A Relationship Between Fathers And Sons Being Broken By Selfish Acts

1234 Words Mar 11th, 2015 5 Pages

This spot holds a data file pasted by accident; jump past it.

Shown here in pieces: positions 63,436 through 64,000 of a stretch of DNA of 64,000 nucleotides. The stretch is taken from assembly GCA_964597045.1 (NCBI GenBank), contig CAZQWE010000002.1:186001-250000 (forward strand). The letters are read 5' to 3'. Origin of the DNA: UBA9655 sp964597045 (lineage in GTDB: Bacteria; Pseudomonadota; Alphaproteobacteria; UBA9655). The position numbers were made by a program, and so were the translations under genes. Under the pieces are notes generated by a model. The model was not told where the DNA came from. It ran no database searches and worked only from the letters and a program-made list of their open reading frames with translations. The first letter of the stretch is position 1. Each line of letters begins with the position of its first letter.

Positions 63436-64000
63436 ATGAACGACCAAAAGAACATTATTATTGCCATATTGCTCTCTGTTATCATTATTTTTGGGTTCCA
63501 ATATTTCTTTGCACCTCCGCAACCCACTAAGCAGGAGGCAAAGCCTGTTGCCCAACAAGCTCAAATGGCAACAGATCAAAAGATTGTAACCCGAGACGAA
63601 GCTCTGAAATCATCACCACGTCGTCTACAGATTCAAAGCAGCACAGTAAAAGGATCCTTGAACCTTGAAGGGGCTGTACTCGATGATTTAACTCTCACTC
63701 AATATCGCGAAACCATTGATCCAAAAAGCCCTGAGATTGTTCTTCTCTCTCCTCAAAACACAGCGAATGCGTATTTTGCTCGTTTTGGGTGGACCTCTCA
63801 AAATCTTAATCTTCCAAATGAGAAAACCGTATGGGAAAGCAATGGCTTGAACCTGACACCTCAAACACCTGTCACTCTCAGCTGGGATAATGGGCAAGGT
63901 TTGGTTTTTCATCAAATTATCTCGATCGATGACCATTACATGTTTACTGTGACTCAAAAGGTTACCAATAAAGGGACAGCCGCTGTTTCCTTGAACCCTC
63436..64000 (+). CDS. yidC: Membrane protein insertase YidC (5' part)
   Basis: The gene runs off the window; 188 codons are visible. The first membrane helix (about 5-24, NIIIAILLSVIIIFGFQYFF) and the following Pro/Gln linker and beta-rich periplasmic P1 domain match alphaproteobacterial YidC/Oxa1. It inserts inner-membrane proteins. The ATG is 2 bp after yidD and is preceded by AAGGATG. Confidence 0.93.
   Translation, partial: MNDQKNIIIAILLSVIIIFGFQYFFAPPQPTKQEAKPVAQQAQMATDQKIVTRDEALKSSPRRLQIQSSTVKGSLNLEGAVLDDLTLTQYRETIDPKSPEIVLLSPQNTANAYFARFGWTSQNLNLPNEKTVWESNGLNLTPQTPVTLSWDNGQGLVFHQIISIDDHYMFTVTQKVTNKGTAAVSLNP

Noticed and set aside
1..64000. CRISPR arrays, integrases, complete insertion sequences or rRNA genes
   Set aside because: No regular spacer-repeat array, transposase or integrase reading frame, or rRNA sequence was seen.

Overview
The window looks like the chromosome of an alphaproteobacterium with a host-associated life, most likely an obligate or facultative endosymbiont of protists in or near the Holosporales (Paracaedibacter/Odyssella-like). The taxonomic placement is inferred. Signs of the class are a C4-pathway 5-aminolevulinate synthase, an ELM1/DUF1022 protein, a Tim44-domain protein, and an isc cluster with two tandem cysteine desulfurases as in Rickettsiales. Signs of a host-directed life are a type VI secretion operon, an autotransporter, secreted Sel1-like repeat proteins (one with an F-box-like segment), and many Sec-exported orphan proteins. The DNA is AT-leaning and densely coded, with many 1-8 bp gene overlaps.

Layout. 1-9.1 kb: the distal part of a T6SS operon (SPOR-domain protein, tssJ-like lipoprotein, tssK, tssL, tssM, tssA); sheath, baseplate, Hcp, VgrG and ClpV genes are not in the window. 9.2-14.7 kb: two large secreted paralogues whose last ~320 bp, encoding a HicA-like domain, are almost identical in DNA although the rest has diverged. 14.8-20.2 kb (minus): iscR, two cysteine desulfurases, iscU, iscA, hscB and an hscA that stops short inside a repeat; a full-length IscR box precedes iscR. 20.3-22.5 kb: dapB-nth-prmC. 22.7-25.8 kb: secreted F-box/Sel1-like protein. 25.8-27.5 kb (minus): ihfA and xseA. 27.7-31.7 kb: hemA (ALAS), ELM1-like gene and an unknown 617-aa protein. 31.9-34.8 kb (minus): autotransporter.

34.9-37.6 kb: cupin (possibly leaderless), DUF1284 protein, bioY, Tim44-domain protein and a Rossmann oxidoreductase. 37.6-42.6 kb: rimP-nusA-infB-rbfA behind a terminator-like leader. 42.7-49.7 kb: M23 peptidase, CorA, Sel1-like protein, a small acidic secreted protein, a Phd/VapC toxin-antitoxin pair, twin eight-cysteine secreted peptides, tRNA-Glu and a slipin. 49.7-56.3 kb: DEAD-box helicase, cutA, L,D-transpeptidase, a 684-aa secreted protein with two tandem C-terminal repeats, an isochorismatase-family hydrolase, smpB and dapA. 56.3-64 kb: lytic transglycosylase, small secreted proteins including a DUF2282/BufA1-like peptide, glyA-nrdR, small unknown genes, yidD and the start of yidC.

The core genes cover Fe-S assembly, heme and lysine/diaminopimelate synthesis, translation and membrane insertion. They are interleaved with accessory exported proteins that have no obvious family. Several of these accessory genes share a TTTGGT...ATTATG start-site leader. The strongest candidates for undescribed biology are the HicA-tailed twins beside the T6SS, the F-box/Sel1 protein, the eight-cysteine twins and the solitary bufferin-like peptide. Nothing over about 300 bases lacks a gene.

Rough times can turn a dysfunctional relationship into an unbreakable bond, however, they can also shatter the sturdiest of relationships, forever. In Elie Wiesel’s legendary book, Night, Wiesel vividly describes his and his father’s lives in the concentration camps during the Holocaust. During the book, the connection between Elie and his father, Shlomo Wiesel, slowly transitions from a broken father-son relationship to the point where they would risk their lives for one another. Initially, when their lives are rather laid-back, Shlomo and Elie do not find much in common with one another, and Shlomo blockades Elie’s highly sought-after scholarly dreams. However, once the Wiesels find themselves in the camp, the impending death of those around them brings life to the bond between them. Finally, the text illustrates many other relationships between fathers and sons being broken by selfish acts. In Night, Elie Wiesel illustrates how stressful times can change a relationship through the Wiesels ruined tie in their hometown of Sighet, the rapid development of their bond in the camps, and the failure of numerous other relations. By the climax of Night, Elie and Shlomo Wiesel’s connection has gradually evolved into the epitome of father-son relationships; however, not long before the birth of this resilient bond, the father and son scarcely understood each other. Early on in the novel, Elie portrays his father as a “cultured man, rather unsentimental. He [also] rarely display[s]…
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